From here take RI-138 E in North Kingstown from Ocean Road and RI-1A N/Boston Neck Road to take the coastal route towards Beavertail State Park in Jamestown. There are many little turnoffs along this route that lead to secluded little coves and breathtaking views of Narraganasett Bay - well worth diverting from this route for a bit. Follow RI-138 E to Tashtassuc Road in Jamestown and take the Helm Street exit from RI-138 E and on to the North Road to Beavertail Road. Follow the road until you get to the Beavertail Lighthouse Museum.
Beavertail State Park - Beavertail State Park, located in Jamestown, Rhode Island, is known for offering some of the most beautiful vistas along the New England coastline. The Park allows visitors to sightsee by car in one of the four overlooks, or on foot along the rocky coastline. Beavertail also provides some of the best saltwater fishing in the area, along with offering hiking trails, and a naturalist program that attracts hundreds of people each year.
Located on the southernmost tip of the park is the Beavertail Lighthouse, the third-oldest lighthouse in the United States. The adjacent museum provides a rich historical overview about the construction, the battles in the area during the Revolutionary War, and stories about the various lighthouse keepers and their families.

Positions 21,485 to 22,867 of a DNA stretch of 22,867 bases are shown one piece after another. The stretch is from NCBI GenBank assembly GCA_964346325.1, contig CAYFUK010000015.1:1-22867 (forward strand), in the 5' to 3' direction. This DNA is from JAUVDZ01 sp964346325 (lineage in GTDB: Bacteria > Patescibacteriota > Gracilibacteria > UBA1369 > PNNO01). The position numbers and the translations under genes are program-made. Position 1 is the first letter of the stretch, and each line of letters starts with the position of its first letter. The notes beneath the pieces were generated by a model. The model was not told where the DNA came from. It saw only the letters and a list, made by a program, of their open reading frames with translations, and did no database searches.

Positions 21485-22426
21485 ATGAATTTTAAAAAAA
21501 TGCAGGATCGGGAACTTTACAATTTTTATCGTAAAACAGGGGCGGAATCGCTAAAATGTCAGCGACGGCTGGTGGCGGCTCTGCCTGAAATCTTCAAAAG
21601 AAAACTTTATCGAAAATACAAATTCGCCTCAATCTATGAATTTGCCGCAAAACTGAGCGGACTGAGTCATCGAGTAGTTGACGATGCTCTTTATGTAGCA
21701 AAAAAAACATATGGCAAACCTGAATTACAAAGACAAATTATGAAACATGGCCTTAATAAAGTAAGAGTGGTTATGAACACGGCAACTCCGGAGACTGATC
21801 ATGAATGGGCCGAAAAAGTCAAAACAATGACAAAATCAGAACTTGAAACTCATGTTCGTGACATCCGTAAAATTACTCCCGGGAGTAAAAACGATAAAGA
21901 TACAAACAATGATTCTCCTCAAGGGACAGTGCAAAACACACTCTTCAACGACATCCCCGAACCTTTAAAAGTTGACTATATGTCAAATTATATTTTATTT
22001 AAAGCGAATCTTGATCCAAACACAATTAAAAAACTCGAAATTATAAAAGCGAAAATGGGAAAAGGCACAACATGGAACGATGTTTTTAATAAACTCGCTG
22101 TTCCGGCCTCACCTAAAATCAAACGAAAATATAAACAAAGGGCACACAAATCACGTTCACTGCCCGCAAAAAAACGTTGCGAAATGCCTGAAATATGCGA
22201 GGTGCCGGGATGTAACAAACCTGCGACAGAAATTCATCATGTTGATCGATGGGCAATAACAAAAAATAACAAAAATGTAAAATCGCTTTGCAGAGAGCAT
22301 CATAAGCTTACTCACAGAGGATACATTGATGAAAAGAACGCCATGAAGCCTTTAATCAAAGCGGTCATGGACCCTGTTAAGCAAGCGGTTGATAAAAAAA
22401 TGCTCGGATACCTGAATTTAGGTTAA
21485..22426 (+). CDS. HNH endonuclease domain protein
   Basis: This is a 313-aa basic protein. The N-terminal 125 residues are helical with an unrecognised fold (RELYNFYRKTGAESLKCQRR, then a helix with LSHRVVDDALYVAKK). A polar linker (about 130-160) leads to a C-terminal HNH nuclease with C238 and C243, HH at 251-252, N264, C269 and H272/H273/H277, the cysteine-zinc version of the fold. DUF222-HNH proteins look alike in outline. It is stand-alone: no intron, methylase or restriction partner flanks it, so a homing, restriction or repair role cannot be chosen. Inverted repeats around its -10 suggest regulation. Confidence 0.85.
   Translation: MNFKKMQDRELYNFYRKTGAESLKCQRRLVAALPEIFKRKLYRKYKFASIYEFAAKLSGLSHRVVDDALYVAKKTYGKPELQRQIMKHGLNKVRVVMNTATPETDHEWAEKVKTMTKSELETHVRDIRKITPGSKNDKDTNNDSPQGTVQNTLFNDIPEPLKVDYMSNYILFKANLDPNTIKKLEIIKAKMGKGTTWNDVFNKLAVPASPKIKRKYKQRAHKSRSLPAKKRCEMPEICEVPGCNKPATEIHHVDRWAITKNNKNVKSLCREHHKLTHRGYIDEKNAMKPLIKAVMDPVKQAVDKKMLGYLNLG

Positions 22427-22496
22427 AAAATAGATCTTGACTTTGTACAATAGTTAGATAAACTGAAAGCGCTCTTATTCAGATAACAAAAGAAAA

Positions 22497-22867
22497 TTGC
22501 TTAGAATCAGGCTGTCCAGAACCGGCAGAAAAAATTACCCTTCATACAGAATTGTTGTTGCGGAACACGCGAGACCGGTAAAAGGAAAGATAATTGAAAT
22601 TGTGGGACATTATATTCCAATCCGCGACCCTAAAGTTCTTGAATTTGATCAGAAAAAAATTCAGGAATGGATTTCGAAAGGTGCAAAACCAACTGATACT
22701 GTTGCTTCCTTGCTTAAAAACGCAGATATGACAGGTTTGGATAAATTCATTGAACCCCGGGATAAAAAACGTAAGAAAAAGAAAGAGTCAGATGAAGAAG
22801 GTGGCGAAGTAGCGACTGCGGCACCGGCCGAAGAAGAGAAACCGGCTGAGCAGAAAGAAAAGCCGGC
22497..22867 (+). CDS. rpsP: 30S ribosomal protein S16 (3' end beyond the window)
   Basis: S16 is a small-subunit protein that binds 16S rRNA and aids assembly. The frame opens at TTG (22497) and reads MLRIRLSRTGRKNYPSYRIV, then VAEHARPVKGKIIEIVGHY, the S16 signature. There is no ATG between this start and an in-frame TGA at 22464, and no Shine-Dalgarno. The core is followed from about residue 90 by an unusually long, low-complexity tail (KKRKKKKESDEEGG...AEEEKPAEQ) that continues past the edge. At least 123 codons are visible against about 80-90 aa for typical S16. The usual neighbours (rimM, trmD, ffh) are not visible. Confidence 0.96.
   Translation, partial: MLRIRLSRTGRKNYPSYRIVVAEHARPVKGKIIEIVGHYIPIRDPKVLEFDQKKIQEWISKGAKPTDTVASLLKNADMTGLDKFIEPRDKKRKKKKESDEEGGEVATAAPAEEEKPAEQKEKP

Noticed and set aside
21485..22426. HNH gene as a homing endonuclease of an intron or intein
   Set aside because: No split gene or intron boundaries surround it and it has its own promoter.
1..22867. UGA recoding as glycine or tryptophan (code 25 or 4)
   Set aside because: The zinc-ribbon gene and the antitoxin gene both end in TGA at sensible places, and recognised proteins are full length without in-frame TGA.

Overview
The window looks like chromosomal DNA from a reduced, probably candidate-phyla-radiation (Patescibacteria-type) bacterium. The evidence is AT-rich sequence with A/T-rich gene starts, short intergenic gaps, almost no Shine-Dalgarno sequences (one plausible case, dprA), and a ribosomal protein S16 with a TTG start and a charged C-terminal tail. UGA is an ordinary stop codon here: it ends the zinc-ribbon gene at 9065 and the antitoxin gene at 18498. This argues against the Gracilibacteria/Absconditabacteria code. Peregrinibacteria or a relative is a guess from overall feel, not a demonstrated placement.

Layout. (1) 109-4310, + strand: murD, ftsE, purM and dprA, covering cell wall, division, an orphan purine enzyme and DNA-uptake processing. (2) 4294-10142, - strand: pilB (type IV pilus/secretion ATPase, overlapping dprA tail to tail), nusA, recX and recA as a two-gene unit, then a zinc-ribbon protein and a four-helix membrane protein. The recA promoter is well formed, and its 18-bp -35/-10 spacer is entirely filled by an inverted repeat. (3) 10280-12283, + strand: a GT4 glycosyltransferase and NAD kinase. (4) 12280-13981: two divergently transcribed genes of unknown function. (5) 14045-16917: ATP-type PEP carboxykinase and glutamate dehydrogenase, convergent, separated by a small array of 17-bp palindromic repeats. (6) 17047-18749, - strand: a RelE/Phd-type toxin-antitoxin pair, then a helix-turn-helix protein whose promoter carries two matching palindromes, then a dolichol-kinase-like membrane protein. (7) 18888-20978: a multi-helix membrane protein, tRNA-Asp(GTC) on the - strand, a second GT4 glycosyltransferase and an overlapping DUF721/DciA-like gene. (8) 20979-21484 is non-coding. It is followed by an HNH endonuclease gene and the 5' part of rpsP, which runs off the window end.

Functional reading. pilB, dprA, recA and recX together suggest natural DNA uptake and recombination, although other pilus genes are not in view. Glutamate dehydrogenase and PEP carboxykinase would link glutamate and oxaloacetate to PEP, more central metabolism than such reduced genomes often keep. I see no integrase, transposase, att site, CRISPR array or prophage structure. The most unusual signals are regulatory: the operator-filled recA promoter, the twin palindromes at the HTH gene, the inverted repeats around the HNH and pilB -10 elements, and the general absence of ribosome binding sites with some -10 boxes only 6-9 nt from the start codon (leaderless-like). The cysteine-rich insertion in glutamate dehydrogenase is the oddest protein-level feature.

In Search of the Best Lobster Roll - Foodies coming through New England are generally on the hunt for the best lobster roll. There are plenty of options, but one of my favorites is Anthony's - a seafood market and restaurant filled with locals over the lunch hour. Located in Middleton, Rhode Island, Anthony's sits just outside of the high-end area of Newport and serves up heaping, nearly half pound lobster rolls filled knuckle, claw and tail meat and tossed with celery, a hint of mayo and pepper on a perfectly grilled bun. In true lobster-roll-pro fashion, a piece of lettuce placed between the bun and lobster helps prevent sogginess in these crafted-to-perfection rolls. They come served with fries, coleslaw and a pickle, and paired with a local beer make for a perfect post exploration lunch.
Newport Mansions - Some of America's wealthiest families, including the Vanderbilts, the Astors and the Morgans summered in Newport, Rhode Island for six weeks or so out of the year. By day they raced their yachts in Narragansett Bay, relaxed at Bailey's Beach, and played tennis at the Newport Casino (the current site of the International Tennis Hall of Fame) on Bellevue Avenue, and by night they hosted extravagant parties in their lavish summer homes. The architecture alone is phenomenal and for those who want to learn more about the history of the Gilded Age, the Newport Mansions also offer docent-led tours and self-guided audio tours.